What does The King Jesus Gospel promise?
Scot McKnight poses the question ‘What is the Gospel?’ and seeks to make the case that modern evangelical definitions truncate the biblical Gospel which McKnight identifies as: the story of Israel/the Bible; the story of Jesus; the plan of salvation; and the method of persuasion.
What I appreciated.
As a pastor who is currently preaching the early chapters of 1 Samuel as part of God’s consistent purpose to redeem, rule and preserve a people for Himself, the King Jesus Gospel resonates strongly with me.
McKnight unfolds a case that the death of Jesus makes no sense without an understanding of the Old Testament, and that the Gospel has to involve all of Scripture.
He also strives against individualistic and human centered applications of the Gospel. Again, for a pastor who often reminds the congregation that salvation is not an individual experience with corporate consequences, but a corporate experience with individual consequences, the emphasis is appreciated.
The effort to identify how the whole Scriptures are an integral testimony about God’s saving work in Christ was strong, as was the commitment to framing a Gospel that makes sense of Jesus as the presence of God and Messiah and Lord.
McKnight strives to maintain a relatively irenic approach throughout, with on a couple of minor niggles about Calvinists that don’t seem to be applied to anyone else.
I really want to go back to this book and delve into McKnight’s thought some more.
What I questioned.
For what positions itself as a radical approach I kept reading and wondering what was supposed to be so ground-breaking.
Consider the well known (in Australia, anyway) evangelistic tract 2 Ways To Live, which is framed around six propositions: 1. God the creator; humanity ruling under his authority; 2. Humanity rebels, wishing to run things its own way; 3. God judges (and will judge) humanity for this rebellion; 4. In his love, God sends Jesus to die as an atoning sacrifice; 5. In his power, God raises Jesus to life as ruler and judge; 6. This presents us with a challenge to repent and believe, which to my mind follows the same sorts of points McKnight identifies and pays attention to a narrative biblical theology. It has been in use, in one form or another for a couple of decades.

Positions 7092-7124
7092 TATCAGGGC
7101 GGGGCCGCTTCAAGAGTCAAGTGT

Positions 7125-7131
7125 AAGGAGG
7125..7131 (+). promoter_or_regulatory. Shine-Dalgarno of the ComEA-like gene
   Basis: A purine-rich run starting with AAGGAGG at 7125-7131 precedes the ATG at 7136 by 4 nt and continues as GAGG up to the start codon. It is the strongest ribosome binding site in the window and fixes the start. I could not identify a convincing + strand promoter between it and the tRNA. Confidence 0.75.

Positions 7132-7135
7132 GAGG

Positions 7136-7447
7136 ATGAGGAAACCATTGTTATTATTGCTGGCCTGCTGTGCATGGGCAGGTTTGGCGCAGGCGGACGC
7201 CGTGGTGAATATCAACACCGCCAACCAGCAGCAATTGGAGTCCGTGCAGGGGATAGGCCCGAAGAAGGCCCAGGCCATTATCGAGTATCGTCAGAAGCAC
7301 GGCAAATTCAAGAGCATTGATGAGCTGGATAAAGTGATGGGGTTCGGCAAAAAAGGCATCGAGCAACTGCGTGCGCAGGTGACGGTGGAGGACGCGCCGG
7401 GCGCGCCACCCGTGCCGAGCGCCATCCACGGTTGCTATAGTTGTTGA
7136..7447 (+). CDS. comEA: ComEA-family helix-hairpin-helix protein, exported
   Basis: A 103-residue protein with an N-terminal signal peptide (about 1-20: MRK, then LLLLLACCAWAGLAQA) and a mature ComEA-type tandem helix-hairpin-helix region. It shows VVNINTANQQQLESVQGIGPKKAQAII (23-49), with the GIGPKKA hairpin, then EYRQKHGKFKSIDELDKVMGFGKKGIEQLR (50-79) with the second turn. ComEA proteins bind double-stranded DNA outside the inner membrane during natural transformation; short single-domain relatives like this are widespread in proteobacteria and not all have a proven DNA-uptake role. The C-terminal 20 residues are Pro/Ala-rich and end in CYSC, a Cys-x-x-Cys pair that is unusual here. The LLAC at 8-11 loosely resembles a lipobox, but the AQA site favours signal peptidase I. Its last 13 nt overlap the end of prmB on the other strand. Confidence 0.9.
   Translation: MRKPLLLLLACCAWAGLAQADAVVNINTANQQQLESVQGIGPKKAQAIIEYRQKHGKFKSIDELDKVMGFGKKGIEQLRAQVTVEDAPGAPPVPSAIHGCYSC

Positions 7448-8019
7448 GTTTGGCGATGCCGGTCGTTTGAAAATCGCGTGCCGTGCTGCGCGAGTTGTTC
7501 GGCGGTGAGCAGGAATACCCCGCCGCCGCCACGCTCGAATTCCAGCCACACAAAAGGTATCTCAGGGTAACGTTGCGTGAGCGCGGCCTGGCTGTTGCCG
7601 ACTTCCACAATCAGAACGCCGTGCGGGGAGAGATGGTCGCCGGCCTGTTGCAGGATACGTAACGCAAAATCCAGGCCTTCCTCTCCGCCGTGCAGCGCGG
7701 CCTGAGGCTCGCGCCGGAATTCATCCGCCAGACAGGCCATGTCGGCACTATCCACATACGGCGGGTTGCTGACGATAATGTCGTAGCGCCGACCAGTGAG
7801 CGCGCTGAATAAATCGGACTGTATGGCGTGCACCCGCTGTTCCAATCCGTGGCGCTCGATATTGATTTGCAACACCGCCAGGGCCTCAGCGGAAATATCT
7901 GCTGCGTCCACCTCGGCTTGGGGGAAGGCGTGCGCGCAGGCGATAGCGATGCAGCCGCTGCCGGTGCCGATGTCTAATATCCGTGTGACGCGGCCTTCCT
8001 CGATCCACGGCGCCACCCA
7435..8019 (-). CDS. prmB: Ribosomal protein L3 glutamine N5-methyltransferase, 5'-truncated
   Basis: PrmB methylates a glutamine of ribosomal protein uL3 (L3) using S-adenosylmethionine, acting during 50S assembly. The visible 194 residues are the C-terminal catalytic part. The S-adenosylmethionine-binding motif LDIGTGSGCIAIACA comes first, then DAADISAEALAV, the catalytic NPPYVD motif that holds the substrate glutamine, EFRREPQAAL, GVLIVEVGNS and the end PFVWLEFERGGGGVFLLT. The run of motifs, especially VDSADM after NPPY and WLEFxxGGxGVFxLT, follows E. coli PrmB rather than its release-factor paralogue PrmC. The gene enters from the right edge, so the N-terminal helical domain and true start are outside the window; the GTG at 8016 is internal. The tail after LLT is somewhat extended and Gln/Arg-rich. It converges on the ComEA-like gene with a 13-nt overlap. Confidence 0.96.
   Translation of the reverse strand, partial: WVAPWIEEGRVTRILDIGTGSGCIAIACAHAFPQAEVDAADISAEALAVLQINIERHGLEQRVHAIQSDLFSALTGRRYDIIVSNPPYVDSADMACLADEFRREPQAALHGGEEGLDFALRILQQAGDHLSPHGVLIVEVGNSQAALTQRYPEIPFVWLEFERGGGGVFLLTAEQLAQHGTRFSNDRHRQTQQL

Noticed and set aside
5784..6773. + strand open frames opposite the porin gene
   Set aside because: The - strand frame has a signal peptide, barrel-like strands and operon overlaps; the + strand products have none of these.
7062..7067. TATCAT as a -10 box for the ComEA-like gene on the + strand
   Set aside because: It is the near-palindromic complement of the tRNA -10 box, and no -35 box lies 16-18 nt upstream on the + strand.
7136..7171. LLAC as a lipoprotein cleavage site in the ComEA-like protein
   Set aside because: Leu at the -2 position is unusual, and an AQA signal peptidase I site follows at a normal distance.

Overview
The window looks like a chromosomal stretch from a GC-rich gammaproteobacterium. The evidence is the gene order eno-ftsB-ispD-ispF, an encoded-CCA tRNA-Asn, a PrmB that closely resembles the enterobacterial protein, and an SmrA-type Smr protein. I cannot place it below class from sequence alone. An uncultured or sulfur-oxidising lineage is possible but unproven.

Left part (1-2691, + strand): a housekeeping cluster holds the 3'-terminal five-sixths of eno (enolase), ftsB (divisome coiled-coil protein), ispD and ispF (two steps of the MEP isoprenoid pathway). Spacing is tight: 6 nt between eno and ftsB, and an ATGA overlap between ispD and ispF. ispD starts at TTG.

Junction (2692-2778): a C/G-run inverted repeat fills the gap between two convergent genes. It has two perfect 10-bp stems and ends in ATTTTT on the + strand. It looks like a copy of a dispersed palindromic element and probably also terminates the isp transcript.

The end of 1 Corinthians is an odd place to find the definitive biblical articulation of the Gospel. Such a place isn’t usually where significant doctrinal teaching material is found in New Testament letters.
McKnight takes four pages to lay the origin point of the narrowing of Gospel to salvation to the Reformation. He doesn’t maintain that the Reformers began the practice but that they emphasis on the individual experience of salvation laid the foundation for later movements. He doesn’t identify precisely when the tipping point was reached, which would seem to have been the revivalist, dispensational, non-denominational (and even predominantly arminian) movement of the nineteenth century. But that doesn’t gel with McKnight’s efforts to identify the salvation centered gospel as primarily prevalent among neo-calvinists.
While championing the biblical story as the ground for his gospel, McKnight doesn’t acknowledge that the reformers championed justification by faith and personal faith in the Gospel because that was what they identified as primarily missing in the life of the church at that time. They defended the teaching because the church of the time kept pushing back against their biblical teaching. But they integrated that emphasis (at least in the Lutheran/Reformed heritages) with a commitment to the people of God following the Lordship of Christ.
Many contemporary evangelical/Calvinist Christians have found themselves defending a salvation understanding of the Gospel, not because they believe that this exhausts the Gospel, but because that element of salvation continues to be under attack. In addition it can be observed that many ‘neo-calvinists’ have come to the position from a narrow salvation viewpoint but are growing in their appreciation for the more developed understanding of God’s purpose, God’s people, God’s place and God’s rule element which is shown in the Scriptures.
So, for those from a sheltered North American evangelical (or similar) standpoint, The King Jesus Gospel may sound like a revolution. It’s certainly an engaging introduction to a biblical theological appreciation of the work of the Lord Jesus Christ. It is also a helpful insight into where the thought of a prominent evangelical thinker is heading. When you’re done pick up a copy of Graham Goldsworthy’s According To Plan or any of his other books, or the fine works of Sidney Greidanus on preaching Christ from the Old Testament to see more developed and practical expressions of this theme.
My copy of The King Jesus Gospel was provided by Zondervan Publishers as part of their The King Jesus Gospel blog tour.